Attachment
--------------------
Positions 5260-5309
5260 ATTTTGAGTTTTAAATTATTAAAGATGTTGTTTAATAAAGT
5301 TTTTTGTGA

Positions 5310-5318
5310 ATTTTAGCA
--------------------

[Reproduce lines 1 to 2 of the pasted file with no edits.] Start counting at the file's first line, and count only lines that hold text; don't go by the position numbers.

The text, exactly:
Positions 5260-5309
5260 ATTTTGAGTTTTAAATTATTAAAGATGTTGTTTAATAAAGT